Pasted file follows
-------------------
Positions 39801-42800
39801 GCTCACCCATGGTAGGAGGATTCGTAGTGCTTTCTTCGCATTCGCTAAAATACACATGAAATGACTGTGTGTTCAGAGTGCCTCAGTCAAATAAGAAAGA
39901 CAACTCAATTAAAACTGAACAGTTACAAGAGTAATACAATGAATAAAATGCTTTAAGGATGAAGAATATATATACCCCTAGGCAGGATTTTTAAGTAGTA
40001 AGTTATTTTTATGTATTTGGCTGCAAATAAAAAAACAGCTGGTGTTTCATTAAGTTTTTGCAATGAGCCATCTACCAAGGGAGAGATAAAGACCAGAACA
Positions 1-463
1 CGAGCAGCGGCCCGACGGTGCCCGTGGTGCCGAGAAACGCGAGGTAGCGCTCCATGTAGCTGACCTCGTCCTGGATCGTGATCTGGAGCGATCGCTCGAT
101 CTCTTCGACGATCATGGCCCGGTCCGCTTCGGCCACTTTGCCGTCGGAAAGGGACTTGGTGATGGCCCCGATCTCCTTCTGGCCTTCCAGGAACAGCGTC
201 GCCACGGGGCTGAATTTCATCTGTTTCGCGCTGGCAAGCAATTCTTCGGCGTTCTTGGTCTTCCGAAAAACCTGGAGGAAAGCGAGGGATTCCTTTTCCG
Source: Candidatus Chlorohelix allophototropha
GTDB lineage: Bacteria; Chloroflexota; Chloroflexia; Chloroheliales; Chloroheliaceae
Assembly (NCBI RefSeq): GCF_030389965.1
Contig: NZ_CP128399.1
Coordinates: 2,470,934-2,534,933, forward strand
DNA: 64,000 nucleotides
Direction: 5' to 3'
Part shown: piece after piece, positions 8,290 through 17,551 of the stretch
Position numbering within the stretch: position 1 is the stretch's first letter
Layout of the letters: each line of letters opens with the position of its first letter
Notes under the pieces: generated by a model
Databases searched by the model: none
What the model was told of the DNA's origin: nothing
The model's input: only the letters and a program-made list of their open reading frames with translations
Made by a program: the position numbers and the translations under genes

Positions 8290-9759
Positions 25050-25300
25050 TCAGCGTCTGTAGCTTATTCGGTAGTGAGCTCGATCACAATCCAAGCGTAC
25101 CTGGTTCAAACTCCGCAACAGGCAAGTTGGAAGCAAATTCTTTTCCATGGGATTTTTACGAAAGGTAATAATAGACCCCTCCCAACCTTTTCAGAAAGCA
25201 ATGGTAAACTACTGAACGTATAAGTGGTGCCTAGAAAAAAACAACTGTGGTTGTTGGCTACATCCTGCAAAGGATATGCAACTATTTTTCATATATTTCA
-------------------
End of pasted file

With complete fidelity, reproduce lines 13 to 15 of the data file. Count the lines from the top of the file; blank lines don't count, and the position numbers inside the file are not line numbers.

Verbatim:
Coordinates: 2,470,934-2,534,933, forward strand
DNA: 64,000 nucleotides
Direction: 5' to 3'